“What are your weaknesses?” This is a question that’s asked very often during job interviews. When that happens, no answer seems right; in the end the recruiter is demanding that the candidate admit to something that can determine whether they continue participating in the recruitment process. The answer should be prepared before the meeting. For this purpose, it’s good to analyze the duties that have to be performed in the position you’re applying for, to ensure, for example, that a candidate applying for a position that requires fluent English and knowledge about information technology doesn’t name weak English and a low level of knowledge about IT as their weaknesses. It’s definitely wrong to quote the phrases known to every recruiter like “my weakness is perfectionism” or “I’m too precise.” That can be taken as an attempt to avoid answering. It’s better to talk about a rather insignificant but true flaw – after all, nobody is perfect. Additionally, the purpose of this question is not to sink the candidate, but to check their ability to deal with problematic situations.

  • “That’s in my CV”

    The recruiter knows perfectly well what’s in the candidate’s CV. So if they ask a question about a skill or experience that was already described in the application, that’s because they want to draw out the most precise data they can from the candidate about their experience. The role of the recruiter is to gain specific information about the experience and competences of the people taking part in the recruitment process, as well as comparing this information to the profile of the ideal candidate and the duties performed in a particular position. Replying “That’s in my CV” indicates a lack of professionalism on the part of the candidate. It’s best to answer each of the recruiter’s questions as specifically and precisely as possible.

  • “How much longer will this interview last?”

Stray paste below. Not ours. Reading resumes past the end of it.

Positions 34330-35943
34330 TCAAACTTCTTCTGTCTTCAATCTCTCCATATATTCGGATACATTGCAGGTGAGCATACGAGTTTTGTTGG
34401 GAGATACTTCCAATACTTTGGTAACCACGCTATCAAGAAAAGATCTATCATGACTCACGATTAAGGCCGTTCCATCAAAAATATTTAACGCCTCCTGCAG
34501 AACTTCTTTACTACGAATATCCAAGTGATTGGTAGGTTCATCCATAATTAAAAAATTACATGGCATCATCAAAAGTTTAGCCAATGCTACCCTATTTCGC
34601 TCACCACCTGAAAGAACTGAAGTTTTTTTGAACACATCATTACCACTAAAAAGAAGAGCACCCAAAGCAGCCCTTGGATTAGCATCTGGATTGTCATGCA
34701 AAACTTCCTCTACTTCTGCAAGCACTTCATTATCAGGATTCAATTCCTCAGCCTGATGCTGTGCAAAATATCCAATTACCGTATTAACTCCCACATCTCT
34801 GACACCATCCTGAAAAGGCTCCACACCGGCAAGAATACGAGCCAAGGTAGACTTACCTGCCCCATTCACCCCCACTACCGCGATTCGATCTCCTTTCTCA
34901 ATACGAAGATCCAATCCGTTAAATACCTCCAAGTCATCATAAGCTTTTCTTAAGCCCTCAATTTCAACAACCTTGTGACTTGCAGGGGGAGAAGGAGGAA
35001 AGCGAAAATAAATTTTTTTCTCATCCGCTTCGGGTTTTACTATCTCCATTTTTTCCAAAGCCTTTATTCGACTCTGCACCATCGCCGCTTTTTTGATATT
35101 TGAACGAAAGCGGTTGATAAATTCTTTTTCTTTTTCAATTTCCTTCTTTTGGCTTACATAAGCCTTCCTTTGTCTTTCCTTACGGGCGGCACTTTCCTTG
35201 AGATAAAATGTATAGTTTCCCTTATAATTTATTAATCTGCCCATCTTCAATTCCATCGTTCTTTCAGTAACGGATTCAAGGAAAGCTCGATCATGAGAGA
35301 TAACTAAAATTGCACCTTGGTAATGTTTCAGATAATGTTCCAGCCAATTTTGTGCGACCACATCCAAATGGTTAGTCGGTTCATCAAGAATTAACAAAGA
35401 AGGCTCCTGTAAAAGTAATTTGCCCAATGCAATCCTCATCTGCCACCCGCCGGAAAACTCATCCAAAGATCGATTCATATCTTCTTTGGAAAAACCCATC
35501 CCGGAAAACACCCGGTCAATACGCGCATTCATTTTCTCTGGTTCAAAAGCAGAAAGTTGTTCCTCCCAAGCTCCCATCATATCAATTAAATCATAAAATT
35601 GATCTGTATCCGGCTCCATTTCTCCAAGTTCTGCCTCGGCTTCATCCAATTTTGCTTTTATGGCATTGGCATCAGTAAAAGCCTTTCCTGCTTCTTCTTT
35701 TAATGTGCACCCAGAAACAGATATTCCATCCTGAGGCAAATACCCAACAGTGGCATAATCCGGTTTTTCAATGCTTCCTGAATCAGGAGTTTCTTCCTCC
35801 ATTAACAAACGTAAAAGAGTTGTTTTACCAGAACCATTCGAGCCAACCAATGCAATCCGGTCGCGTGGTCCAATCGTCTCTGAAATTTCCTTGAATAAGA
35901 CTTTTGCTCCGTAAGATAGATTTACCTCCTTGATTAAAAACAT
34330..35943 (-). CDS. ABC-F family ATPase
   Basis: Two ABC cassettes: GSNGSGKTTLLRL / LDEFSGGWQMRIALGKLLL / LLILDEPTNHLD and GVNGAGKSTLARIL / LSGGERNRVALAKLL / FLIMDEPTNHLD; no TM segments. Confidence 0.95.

When setting up an interview, the recruiter usually informs the candidate how long the meeting will last. But if they don’t, the candidate should ask about the agenda for the meeting and how much time they should set aside for it. Asking how long the interview will last once it’s already under way is decidedly inappropriate, and can be taken as a lack of respect to the person conducting the recruitment. It’s also worth remembering to switch off or silence your mobile phone before the meeting, so it won’t interrupt the interview. Stepping out of the meeting, except of course in an emergency, is seen badly. But if the candidate is waiting for a very important call that day, they should reschedule the meeting, or inform the recruiter of the situation ahead of time.

  • “I’m looking for any job”

    One of the most frequent questions that’s first to be asked by the recruiter is the reason for taking part in the recruitment process. Unfortunately, it still happens that candidates aren’t prepared for this question, and answer in a spontaneous, unthinking way, saying e.g. “I sent my CV out in response to a bunch of ads, and you happened to call.” This is a big mistake. For the recruiter, it’s a clear signal that the candidate has negligible interest in the company and the recruitment process, and that automatically calls into question their motivation to work at that company, or in that position, and puts the candidate in an unflattering light. On this basis it can be suspected that investing in such a candidate will bear an increased risk. A candidate who’s unsure of their decisions concerning professional development may quickly leave a company for a trivial reason.